Putin's not post-communist, he's post-fascist

Even today, many are having trouble recognizing the true nature of a man who is currently in the process of turning the European peace order on its head. Perhaps we don’t have the courage to make the right comparisons because they remind us of an era that we thought we had put behind us. Within Germany’s Left Party and parts of the center-left Social Democrats, Putin is still viewed as a man molded in the tradition of the Soviet party leader, who stood for an idealized version of Socialism. The old knee-jerk sense of solidarity is still there. It is based on a misunderstanding, though, because Putin isn’t post-communist. He’s post-fascist.

A search for the right historical analogy should focus on the events of Rome in 1919 rather than Sarajevo in 1914. It won’t take long for those who step inside the world of echo chambers and metaphors that color Putin’s thinking to identify traits that were also present at the birth of fascism. There’s Putin’s cult of the body, the lofty rhetoric of self-assertion, the denigration of his opponents as degenerates, his contempt for democracy and Western parliamentarianism, his exaggerated nationalism.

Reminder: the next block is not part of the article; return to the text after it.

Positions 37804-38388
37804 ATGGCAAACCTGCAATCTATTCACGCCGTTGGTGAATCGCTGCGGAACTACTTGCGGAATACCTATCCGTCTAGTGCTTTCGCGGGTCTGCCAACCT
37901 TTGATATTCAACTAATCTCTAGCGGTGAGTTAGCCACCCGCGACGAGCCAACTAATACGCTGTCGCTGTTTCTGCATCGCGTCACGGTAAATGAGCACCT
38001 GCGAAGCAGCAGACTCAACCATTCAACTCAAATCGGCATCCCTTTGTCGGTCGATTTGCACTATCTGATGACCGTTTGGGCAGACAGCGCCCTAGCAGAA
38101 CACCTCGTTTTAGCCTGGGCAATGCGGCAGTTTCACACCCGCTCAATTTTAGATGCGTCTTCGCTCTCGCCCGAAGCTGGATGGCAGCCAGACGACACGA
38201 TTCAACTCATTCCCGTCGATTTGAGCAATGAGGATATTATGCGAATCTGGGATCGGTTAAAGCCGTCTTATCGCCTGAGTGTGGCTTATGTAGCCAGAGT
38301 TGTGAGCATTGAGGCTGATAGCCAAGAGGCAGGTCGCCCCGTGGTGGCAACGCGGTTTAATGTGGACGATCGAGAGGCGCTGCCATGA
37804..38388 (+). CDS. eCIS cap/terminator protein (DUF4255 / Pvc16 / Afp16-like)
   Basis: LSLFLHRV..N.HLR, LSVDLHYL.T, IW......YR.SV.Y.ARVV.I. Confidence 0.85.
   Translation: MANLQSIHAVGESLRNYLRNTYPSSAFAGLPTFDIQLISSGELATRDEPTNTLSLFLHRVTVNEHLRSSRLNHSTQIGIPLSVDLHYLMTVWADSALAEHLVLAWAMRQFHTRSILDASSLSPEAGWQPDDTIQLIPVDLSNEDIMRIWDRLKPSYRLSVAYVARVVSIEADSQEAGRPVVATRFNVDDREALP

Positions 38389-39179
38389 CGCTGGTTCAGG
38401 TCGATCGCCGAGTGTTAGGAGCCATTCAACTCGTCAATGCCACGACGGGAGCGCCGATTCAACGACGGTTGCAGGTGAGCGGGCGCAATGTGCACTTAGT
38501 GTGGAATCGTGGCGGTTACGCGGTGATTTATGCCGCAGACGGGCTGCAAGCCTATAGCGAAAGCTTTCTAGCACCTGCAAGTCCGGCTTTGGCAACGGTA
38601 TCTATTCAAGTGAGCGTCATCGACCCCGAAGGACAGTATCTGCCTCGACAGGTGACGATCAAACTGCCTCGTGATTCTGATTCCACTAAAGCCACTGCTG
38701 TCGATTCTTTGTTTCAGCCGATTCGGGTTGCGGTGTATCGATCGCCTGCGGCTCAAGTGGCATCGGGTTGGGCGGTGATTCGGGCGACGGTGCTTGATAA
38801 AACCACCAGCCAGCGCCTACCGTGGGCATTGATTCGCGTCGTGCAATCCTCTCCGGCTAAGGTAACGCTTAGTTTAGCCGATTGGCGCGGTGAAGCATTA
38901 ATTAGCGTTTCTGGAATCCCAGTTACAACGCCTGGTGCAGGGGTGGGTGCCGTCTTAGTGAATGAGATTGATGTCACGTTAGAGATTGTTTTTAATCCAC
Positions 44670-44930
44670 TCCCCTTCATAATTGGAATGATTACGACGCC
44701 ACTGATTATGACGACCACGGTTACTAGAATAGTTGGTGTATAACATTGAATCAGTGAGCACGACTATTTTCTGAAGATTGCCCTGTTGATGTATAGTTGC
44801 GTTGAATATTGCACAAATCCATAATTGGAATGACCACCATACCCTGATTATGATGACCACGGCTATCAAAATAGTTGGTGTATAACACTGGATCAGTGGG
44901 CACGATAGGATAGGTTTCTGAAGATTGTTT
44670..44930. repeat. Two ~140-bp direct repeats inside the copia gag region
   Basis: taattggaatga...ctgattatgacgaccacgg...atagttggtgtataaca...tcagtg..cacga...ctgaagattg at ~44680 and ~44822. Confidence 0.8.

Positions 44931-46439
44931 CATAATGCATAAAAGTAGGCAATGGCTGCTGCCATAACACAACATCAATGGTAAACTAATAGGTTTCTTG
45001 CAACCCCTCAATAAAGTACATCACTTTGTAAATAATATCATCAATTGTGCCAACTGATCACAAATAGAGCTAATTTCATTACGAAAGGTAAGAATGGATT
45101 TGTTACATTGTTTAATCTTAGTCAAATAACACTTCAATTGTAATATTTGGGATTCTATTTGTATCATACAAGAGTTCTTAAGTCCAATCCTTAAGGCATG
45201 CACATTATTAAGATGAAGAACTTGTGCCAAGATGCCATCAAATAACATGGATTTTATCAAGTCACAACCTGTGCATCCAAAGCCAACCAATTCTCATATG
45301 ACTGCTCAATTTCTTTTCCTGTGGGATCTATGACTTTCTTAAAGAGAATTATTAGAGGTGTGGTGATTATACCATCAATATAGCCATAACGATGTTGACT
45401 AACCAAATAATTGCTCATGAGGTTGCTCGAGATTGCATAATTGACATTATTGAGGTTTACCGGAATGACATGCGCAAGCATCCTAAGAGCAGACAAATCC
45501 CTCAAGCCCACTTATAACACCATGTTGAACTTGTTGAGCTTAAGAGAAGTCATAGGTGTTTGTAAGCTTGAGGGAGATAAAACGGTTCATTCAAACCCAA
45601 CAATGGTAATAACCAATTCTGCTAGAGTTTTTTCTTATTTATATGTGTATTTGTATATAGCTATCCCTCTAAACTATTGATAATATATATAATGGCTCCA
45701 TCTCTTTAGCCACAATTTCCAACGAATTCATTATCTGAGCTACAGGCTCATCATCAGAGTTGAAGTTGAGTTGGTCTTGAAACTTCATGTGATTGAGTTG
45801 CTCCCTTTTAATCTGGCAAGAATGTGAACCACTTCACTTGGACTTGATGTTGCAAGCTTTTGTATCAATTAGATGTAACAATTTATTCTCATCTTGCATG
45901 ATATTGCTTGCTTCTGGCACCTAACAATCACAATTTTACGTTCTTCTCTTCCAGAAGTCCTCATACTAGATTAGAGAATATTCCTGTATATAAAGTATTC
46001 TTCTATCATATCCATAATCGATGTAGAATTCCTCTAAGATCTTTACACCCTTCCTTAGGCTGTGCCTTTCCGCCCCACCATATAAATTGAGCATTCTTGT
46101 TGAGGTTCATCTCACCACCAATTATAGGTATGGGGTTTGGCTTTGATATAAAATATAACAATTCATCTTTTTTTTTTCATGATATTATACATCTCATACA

Enemies of freedom on the far right in Europe sensed the changing political climate early on. They immediately understood that, in Putin, someone is speaking who shares their obsessions and aversions. Putin reciprocates by acknowledging these like-minded individuals. “As for the rethinking of values in European countries, yes, I agree that we are witnessing this process,” he told his television interviewer last Thursday, pointing to Victor Orban’s victory in Hungary and the success of Marine Le Pen in France. It was the only positive thing he had to say in the entirety of a four-hour interview.